They blinked, as they had been programmed to do to put other species at ease, and walked on. There was work to be done.
The radio was still and silent. The loss of my copilot, a sadness too deep for words, enveloped me. Its smothering shock seemed so utterly universal I wondered how I had not just shut down. Breaths still came and went. My heart thudded on, either unaware of or despite its newfound futility.
There was much turbulence. It buffeted and kicked the ship like a clique of invisible bullies, picking on my dear small ship like the weakling it now felt to me. It rocked me with syncopated shoves and bounces, my neck spasmodically jerking to and fro, the harness attempting valiantly to keep the rest of me in place. It felt endless. It felt like nothing. It was happening far away from me; only dimly aware of the cracking and creaking of the ship as it struggled desperately through the intangibility of the forceful space storm.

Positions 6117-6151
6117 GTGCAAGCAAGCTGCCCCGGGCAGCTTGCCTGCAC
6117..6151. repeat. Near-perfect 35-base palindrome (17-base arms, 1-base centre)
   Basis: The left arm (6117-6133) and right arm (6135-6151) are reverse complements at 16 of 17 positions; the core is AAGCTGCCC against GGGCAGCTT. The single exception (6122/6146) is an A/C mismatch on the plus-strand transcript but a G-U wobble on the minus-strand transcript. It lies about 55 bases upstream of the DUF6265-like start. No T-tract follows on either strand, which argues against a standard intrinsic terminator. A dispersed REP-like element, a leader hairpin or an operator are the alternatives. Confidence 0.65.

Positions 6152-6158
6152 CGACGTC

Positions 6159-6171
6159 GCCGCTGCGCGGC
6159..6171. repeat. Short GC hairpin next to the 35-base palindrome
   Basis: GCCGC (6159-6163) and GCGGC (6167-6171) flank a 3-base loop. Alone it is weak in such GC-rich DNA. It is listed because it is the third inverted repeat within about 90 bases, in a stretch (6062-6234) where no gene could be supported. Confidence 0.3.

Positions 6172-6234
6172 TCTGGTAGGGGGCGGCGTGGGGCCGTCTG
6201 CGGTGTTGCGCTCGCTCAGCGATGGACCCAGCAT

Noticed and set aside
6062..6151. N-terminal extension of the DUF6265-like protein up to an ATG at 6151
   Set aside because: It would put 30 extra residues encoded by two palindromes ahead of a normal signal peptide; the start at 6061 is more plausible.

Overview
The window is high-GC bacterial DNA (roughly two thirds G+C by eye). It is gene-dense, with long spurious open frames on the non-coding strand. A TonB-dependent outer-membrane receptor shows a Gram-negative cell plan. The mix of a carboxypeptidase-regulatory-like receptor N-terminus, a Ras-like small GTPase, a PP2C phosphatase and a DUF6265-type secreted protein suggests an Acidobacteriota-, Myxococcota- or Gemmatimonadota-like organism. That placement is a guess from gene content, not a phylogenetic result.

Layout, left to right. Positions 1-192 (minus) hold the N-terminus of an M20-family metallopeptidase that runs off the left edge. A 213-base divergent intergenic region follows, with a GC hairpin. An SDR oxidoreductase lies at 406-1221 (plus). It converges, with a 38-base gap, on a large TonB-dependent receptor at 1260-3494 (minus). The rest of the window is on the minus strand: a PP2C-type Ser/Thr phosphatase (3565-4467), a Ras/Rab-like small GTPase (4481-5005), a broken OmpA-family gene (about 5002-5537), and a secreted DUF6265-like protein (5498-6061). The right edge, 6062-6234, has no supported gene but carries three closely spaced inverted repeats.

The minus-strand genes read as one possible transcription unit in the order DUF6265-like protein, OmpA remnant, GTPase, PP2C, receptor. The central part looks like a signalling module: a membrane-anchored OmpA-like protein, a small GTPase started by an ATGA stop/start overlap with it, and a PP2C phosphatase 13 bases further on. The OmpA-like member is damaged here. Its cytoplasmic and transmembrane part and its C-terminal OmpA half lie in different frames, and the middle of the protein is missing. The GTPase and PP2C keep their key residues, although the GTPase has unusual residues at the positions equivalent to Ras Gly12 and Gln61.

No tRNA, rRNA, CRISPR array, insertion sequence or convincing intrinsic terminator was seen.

The thought came unbidden and unexpected to me as I gazed, seeing but unseeing, into the stars. Against all mission protocol and seven years of academy training, I haltingly unclipped the harness, turned off all contact channels, turned off the lights, and left the flight deck, holding onto rails to keep myself from stumbling as the ship bounced. The throttles and buttons held nothing for me now but a sick feeling in my stomach. I could not stay.
Softly coming to rest on the polyvinyl indentation made for my head, the relief was palpable. Soon, I will not have to be awake. This will not be my reality. I will not have been halved so cruelly. Everything, everything will cease.
I entered hypersleep with tears seeping through my lashes. I was gone before the despair could start to close my throat.
I awoke to something I did not recognise. I was frightened.
Notes: A handful of typos have been corrected from the original version. #27 was inspired by an article on grief that I now can’t find, but if you know it, ping it over and I’ll add the much-appreciated credit.